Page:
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Tighten the bolts holding the pump to the adjuster/mounting plate and then re-fit the belt pulley. I found the pulley a very tight fit and had to 'hammer' it on with the rubber handle of a screwdriver. Again, just fit the pulley bolts finger tight for now.

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Fit the new belt and then tension it. Some adjuster plates have a 1/2" square hole to fit a ratchet handle in to allow for tensioning. I have to use a lever, in this case a large screwdriver. Be very careful where you lever as the can around the PAS pump is very thin and easily damaged. While holding the tension on with one hand, tighten the bolts holding the adjuster plate to the mounting bracket.

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One the belt is tight it will hold the PAS pump and pulley still, allowing you to tighten the bolts.

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Re-fill the PAS reservoir with new ATF (DII), start the engine and top up the reservoir until the level stabilises. The instructions I have read suggest that you should turn the steering from lock to lock several times in order to eliminate air from the system. During my test drive it became apparent that the belt will need tensioning again. That will have to wait till the morning!

Job done. :)

Doing the whole job in one hit would take about an hour, perhaps an hour and a half. It took me longer as I did it in two shifts and had to change the alternator belt (twice) in the middle. :)

Hope this helps someone out. :)

Chris

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Due to the PAS pump bearings expiring I find myself replacing the PAS pump this week. This is how it goes...

post-209-1166710087_thumb.jpg

First job was to get the car up on the ramps so I can work on it without worrying about jacks and the like. Since the wheels can stay on this works well.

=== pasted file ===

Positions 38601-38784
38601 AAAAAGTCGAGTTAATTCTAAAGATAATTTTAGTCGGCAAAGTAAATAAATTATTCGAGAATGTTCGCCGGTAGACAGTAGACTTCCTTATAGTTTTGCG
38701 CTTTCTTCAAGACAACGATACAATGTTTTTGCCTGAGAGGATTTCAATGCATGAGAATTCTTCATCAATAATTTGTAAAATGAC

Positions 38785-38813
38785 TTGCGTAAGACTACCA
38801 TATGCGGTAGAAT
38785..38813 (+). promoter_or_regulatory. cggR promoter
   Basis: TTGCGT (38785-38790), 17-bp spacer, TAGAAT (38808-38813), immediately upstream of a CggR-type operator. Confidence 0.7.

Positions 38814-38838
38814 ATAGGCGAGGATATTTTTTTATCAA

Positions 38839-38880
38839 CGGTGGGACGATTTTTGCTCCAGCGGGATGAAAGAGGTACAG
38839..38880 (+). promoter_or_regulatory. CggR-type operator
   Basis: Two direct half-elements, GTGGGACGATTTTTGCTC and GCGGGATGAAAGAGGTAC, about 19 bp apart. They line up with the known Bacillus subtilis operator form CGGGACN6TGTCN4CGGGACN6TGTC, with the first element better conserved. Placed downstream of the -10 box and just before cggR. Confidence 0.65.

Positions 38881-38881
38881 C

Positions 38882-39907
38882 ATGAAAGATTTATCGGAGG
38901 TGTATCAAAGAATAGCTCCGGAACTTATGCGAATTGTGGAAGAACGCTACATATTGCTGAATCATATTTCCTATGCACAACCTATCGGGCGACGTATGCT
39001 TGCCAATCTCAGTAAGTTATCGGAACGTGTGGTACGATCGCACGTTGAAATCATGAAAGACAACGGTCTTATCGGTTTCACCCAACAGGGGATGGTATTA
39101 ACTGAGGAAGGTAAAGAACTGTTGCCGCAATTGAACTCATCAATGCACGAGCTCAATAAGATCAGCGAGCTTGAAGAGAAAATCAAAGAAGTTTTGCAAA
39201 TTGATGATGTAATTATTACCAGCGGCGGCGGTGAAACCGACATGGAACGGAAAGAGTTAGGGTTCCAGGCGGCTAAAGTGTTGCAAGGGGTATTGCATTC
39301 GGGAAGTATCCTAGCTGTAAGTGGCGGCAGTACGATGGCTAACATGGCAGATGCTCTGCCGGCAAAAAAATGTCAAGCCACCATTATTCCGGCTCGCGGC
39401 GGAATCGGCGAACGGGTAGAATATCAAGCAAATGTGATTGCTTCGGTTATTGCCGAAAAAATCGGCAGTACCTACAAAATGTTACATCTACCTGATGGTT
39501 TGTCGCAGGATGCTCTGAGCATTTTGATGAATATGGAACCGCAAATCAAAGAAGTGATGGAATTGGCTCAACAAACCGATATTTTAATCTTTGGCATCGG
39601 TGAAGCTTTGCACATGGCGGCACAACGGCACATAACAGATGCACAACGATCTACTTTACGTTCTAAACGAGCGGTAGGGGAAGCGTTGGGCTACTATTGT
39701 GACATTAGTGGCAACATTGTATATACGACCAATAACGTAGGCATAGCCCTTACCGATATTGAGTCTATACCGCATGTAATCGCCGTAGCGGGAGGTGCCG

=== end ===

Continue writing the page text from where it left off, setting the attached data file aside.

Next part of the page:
post-209-1166710228_thumb.jpg

This is the offending part. I had to cut the belt off at the roadside in order to get home but the belt, if fitted, would come loose as the job progresses so no problem there. I have a piece of wood jammed in between the pulley and the chassis to prevent the pulley (was seized previously) from rotating. It is worth loosening the bolts holding the pulley onto the pump now as it is a nightmare to hold the pulley still when the pump is off the car. I learned this the hard way last time!

post-209-1166710520_thumb.jpg

It is also worth loosening but not removing the bolts holding the pump to the adjuster/mounting plate now too.

post-209-1166710668_thumb.jpg

Now remove the hose from the back of the pump. It is held (On earlier models) by a banjo-bolt. Mine was loose indicating, IMHO, that the vibration from the duff bearing had caused it to loosen and deposit oil everywhere rather than the front seal in the pump, which appears undamaged, causing the leak. You should have a large bucket or drip tray underneath to catch the inevitable cascade of ATF.

post-209-1166710908_thumb.jpg

With the hose removed from the back it is now safe and sensible to remove the bolts holding the adjustment/mounting plate to the mount.

post-209-1166711130_thumb.jpg

Once all the bolts are out the pump will hang by it's low pressure feed pipe. This is held onto a spigot by a Jubilee type clip. Undo this clip and, prepared once again for an ATF shower, remove the hose from the spigot. The pump can now be removed from the car and the adjuster/mounting plate removed from the pump. Remember that the pump will still be full of ATF so allow it to drain before you take it in to show off to the wife/GF!

I am sure that there is a proper way of emptying the PAS fluid from the system/reservoir/pipes without getting it everywhere. I suspect that the bleed nipple on the PAS box would allow this if it were opened with a hose attached to guide the fluid into a bucket. It is worth using new ATF after renewal of the pump.

Fingers crossed that the carrier gets my pump here in time for me to complete this job before Christmas! :)

Chris

I'm certain that's my dentist with the spanner in his hand!

Hope he uses a new pair of gloves at my next appointment in January. :):)